But the president has yet to be charged with any crimes. While he is assumed to be the candidate Cohen referred to in his plea, he was never actually named. Some argue this story, remains, merely a distraction. In an op-ed in the Chicago Tribune from March 2018, writer Dahleen Glanton argues the Stormy Daniels story is keeping the public from focusing on the important, hard work at hand.

I’d rather use my energy in a more productive way — keeping the heat turned up on Trump for his backsliding policies that do nothing to lift the middle class, raise families out of poverty, keep our children safe from mass shootings, protect the environment, provide health coverage for all or offer a pathway for law-abiding immigrants to become legal citizens.
There is still much work ahead to convince voters in every corner of the country that America cannot afford another two years, much less another four years, of Trump and his enablers at the helm.
While we might get a kick out of watching Trump sweat a little over the details of his sexual prowess, it doesn’t get us anywhere.

Cohen's statement is not only a big step in the federal investigation into President Trump. Naming Trump as an unindicted co-conspirator in campaign finance violations could give Michael Avenatti and Daniels the leverage they need to further their civil suit against the president. Per The Washington Post:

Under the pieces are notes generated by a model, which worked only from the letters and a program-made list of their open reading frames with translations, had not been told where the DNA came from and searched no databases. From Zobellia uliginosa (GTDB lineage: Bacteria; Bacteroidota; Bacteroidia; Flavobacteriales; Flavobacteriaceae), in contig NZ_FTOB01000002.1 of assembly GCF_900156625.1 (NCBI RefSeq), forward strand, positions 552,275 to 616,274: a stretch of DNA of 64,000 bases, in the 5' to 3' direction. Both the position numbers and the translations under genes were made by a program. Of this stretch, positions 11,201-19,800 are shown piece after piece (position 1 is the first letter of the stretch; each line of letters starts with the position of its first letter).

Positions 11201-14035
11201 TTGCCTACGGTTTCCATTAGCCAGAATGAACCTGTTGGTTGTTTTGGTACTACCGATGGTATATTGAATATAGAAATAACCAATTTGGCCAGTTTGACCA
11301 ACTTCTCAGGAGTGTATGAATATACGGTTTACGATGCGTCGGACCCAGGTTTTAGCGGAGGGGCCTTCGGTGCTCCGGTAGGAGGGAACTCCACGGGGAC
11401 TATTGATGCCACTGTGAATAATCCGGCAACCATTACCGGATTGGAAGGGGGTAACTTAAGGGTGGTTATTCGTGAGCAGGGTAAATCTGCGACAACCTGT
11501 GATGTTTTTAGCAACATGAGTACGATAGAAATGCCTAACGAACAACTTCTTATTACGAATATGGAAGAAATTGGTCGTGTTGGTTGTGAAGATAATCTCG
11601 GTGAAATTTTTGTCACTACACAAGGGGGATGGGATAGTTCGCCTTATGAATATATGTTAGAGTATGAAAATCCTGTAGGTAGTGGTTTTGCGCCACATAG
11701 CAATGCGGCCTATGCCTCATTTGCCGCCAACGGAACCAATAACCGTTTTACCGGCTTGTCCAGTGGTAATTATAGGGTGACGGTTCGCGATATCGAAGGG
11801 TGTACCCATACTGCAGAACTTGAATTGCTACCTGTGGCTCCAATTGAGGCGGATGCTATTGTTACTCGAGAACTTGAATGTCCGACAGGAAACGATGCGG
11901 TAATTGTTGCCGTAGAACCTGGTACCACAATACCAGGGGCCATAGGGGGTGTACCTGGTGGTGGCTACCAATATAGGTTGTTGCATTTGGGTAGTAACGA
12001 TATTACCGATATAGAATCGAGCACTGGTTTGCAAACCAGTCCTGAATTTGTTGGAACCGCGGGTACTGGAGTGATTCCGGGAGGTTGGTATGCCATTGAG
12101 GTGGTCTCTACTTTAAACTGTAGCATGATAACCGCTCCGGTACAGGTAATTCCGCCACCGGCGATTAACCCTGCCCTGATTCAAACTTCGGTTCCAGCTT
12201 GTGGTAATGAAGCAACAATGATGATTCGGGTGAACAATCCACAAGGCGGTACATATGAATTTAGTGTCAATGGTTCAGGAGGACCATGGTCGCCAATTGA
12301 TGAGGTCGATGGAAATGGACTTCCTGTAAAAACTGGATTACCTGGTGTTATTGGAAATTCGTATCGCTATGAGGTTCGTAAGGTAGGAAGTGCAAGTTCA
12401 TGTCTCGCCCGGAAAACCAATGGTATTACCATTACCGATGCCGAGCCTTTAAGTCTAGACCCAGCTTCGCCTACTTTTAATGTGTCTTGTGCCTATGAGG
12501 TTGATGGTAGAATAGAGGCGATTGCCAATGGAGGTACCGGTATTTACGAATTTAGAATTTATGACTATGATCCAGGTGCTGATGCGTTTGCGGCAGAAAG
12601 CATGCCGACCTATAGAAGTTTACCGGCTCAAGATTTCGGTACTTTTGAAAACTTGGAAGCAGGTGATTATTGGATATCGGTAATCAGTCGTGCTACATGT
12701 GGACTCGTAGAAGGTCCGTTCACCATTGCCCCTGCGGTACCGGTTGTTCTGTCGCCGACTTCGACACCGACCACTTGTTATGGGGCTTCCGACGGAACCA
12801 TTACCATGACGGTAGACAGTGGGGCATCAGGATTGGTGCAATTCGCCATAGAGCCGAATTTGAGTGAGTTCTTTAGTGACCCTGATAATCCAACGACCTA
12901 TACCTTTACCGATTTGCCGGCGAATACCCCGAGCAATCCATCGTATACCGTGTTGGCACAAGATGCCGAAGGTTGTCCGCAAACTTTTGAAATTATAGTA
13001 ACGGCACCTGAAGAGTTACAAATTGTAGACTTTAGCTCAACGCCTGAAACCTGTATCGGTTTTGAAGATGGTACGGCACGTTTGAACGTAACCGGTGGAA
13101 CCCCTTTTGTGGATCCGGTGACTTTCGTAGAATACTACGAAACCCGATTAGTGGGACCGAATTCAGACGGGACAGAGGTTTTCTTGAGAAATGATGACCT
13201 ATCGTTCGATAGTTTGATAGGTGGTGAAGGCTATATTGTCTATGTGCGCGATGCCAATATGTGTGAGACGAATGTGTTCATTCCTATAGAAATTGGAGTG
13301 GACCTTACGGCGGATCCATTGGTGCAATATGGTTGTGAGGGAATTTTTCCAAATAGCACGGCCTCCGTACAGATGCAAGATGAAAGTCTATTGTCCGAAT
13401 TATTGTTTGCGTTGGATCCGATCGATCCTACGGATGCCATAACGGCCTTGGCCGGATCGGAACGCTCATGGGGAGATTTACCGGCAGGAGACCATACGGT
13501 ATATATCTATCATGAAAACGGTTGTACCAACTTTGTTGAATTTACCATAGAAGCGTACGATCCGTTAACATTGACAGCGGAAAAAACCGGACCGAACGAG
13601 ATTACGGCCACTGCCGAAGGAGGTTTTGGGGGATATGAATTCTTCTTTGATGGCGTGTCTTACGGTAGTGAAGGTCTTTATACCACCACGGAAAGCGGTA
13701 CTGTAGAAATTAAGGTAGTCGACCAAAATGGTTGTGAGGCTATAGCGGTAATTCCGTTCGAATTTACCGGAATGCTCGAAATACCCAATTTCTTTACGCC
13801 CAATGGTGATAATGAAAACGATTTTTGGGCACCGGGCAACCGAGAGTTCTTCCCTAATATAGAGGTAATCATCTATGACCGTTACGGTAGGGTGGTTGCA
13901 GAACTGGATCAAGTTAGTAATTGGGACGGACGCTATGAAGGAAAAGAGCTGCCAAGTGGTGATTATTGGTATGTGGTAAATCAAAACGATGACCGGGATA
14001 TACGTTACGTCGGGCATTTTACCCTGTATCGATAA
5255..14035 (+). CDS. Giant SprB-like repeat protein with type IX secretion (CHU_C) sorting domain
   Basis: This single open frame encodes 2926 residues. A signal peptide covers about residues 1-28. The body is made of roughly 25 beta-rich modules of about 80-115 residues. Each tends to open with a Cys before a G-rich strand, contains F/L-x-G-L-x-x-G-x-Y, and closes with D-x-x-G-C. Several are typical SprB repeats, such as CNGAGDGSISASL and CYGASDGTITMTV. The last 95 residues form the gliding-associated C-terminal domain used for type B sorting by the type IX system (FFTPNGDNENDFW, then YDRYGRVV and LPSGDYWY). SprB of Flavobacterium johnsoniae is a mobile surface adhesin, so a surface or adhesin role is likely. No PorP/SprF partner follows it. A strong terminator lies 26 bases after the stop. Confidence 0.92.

Legal experts said Cohen’s statement could strengthen Daniels’s primary case and accelerate its movement through a federal court, creating the opportunity for Avenatti to depose Trump.
“My sense is that Avenatti is going to be able to get his white whale,” said Andy Wright, a former litigator and an associate White House counsel in the Obama administration.
Daniels is suing Trump to void the 2016 nondisclosure agreement that formally binds her from speaking about their alleged affair. She is also bringing a defamation case over a Trump tweet accusing her of a “con job” after Daniels said she was threatened in 2011 to keep silent about their relationship.
...“If the NDA was part of a criminal conspiracy, then that’s going to very strongly bolster the idea that the contract itself might be void. . . . The NDA was basically the instrument of the payoff in the illegal scheme to protect the electoral interests, under that theory,” he said.

Cohen's admission of guilt could be the motivation the Los Angeles judge overseeing Daniels' case needs to rule that Trump must sit for a deposition. Judges typically refrain from ordering sitting presidents to appear for depositions. Trump would become only the fifth president to be ordered to do so. With a deposition, the chance of the president committing perjury increases dramatically.

“They’ve been operating under this idea that it’s not a crime to lie to the American people,” he said. “That may be true, but when you have a [deposition] transcript out there showing that you made statements contrary to what you said in the past, you have exposure to perjury.”
No matter what Trump says in a deposition, “even if he says the absolute, 100 percent truth,” he could still be at risk of a perjury indictment, given his past statements, Wright said.

Daniels' case could be the first to put the president in actual legal peril.